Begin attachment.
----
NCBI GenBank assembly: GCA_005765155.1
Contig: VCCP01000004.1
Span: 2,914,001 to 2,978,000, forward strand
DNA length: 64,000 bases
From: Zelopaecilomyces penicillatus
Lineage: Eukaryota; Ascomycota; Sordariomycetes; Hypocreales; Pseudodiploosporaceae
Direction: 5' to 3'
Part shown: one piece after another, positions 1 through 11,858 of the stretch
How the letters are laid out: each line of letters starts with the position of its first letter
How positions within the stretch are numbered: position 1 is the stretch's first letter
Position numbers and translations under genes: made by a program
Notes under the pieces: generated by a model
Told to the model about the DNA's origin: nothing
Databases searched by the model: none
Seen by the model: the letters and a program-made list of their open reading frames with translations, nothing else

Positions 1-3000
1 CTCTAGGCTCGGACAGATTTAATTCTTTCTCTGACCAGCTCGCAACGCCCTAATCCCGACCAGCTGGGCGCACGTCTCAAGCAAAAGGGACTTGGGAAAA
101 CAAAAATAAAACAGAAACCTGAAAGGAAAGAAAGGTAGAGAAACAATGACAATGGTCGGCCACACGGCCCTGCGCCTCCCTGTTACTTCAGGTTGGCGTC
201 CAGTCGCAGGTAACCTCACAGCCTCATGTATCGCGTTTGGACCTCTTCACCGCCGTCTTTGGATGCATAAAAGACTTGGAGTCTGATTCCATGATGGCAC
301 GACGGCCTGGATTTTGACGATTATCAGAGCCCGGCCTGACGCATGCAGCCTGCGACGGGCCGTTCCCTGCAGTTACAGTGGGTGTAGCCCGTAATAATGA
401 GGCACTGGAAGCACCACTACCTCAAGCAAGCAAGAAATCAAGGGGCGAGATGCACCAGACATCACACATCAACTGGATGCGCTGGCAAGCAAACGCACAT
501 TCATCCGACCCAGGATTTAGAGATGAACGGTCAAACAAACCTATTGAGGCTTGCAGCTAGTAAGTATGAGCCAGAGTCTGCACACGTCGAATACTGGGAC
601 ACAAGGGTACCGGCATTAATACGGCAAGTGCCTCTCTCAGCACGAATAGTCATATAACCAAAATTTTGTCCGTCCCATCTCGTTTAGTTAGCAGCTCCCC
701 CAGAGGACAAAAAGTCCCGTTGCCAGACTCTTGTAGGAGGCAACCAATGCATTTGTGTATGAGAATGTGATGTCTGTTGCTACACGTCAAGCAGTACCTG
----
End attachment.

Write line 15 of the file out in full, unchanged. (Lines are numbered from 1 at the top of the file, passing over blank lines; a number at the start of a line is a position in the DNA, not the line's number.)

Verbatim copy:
Seen by the model: the letters and a program-made list of their open reading frames with translations, nothing else